Write About What You Know -- It's Good Advice, Especially for Lawyers Writing Blog Posts

Whether or not Mark Twain advised us to "write what you know" is debatable, but it's considered good advice by many and you've probably heard the quote and considered its lesson.  (I first heard it as advice given to me by poet Naomi Shihab Nye in an early writing class.)

Those who disagree argue that it's exactly what writers shouldn't do -- instead, they should use their imaginations and creativity to write about what they don't know.  They've got a point.  Maybe it is a bit confining for the fiction writer: how could we have Star Trek or Narnia if writers were kept to writing about only the things of which they know?  However, it is particularly wise counsel when the writer is an attorney who is publishing content online for his or her peers, clients, and potential clients to read and consider.

"Write what you know" has been attributed to Mark Twain.

The Temptation to Write About The Unknown in Law Blogs

Law firms who have blogs for legal marketing purposes are always concerned with how their blawg is going to help the firm make rain.  Some track their analytics to see how many times a particular post link has been clicked; others monitor how often the blog has spurred someone to call the firm for more information or maybe even to set up an appointment.

ROI (return on investment) is important to judge.  True enough.

Thing is, if your blog is working for you as a marketing tool then there's always the temptation to boost what you are doing to get more traffic or more potential clients.  To expand your firm's practice or practice areas using the blog.

Conversely, if the law firm's marketing efforts aren't working and business is stagnant, then the firm may be considering new practice areas as a way to boost business.  Writing blog posts discussing that new area of the law may be one of the first toes they put in the water as they segue the practice .  

There's also the reality that after awhile, the blogger runs dry on things to discuss and is searching for ideas and themes for new blog posts.  Maybe new practice area issues or blog themes will be easier to write.

My suggestion:  please don't decide to write posts discussing a new and untried practice area.  It's one thing for a savvy personal injury lawyer, for instance, to decide to focus efforts on a new type of PI theme, like delving into the product liability area.   It's another thing for that personal injury lawyer to decide to market in criminal law just because he (or she) thinks that criminal trials would be exciting, different, fun, or profitable.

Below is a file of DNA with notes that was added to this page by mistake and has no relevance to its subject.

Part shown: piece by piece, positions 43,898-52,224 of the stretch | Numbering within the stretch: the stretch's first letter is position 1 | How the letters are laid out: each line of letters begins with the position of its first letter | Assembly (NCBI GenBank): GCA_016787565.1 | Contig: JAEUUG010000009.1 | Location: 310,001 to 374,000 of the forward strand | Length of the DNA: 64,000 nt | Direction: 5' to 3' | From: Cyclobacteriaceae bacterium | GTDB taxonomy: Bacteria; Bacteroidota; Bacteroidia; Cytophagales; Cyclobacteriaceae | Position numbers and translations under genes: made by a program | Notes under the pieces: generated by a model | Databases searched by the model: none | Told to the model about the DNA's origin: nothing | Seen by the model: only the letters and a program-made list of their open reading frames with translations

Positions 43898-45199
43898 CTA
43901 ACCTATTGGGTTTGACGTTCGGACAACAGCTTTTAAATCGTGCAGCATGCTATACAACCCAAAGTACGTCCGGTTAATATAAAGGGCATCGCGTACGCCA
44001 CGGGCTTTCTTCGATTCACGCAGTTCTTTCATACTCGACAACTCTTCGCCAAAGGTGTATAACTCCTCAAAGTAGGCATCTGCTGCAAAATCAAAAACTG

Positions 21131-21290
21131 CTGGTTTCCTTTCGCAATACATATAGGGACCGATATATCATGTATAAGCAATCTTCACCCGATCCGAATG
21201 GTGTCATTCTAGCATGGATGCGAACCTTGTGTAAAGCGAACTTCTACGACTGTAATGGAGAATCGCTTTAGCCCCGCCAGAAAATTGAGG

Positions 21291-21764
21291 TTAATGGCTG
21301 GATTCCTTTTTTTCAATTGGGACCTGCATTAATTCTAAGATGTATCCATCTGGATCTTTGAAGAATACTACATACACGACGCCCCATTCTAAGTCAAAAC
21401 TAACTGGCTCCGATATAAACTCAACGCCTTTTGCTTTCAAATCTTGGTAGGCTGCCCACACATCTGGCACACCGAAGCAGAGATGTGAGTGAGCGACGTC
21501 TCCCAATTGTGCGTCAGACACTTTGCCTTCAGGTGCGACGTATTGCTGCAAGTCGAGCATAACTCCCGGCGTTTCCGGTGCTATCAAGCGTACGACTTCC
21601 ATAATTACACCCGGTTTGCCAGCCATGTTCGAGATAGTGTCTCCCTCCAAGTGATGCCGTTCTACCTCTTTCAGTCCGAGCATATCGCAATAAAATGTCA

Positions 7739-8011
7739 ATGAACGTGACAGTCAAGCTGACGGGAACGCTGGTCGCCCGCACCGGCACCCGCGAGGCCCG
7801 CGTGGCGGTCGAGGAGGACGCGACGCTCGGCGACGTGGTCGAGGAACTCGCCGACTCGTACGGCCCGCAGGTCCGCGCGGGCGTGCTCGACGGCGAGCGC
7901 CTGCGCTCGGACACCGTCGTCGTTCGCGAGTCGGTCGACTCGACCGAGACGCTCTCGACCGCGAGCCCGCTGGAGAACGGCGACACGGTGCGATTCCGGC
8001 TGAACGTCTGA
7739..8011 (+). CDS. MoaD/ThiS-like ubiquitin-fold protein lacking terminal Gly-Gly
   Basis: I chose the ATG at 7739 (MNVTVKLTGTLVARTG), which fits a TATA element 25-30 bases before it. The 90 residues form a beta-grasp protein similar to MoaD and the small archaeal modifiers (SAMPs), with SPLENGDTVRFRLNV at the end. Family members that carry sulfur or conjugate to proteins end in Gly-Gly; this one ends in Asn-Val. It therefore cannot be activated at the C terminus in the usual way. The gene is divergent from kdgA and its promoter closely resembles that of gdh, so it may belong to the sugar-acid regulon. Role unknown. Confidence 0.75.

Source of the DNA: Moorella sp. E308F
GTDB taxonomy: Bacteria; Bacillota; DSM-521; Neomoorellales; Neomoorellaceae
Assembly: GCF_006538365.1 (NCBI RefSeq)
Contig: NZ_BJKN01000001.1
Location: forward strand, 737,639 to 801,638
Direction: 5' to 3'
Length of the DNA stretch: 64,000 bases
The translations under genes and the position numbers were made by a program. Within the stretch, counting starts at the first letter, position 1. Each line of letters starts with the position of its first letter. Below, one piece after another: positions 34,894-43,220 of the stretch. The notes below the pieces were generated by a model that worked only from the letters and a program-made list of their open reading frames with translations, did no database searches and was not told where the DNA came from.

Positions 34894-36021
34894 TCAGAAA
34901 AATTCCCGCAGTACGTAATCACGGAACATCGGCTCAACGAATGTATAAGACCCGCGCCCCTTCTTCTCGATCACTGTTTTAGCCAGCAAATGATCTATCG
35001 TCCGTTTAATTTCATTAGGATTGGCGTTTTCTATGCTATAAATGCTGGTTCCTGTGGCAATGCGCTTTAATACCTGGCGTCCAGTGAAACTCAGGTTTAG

Here's why.

Write About What You (or Your Law Firm) Knows

Most blogs aren't taken as seriously as more traditional publications, like your Bar Journal monthly magazine, or even blogs like HuffPo.  Your reader is going to be taking your post seriously, however.  And so will your State Bar should they decide to review your stuff.

It's just smart to write about the practice areas you know and within which you have experience.  If you are an injury lawyer or law firm who would like to venture into criminal law, great!  Go get that CLE and learn your criminal rules of procedure and insure that you are competent to practice criminal law before you start writing posts on your professional law blog about criminal law issues.

Moreover, if you're a personal injury lawyer who writes a blog post (or a series of posts) about criminal law matters, then you are putting yourself out to the public as a criminal attorney just as if you were to buy advertising on a local radio station or an advertisement in the telephone directory.  There are ethical considerations here (and disciplinary rules) that need to be considered when lawyers are blogging.

Bottom line, if you are a lawyer writing about a legal issue on a law firm blog, either have a personal professional depth in that topic via education and/or experience, or may sure to quote your law firm expert who practices in that area as part of your coverage of the topic.  Don't be what my Uncle Billy would call "a man with a hat and no cattle."  It can get you in trouble with readers, potential clients, and the disciplinary authorities.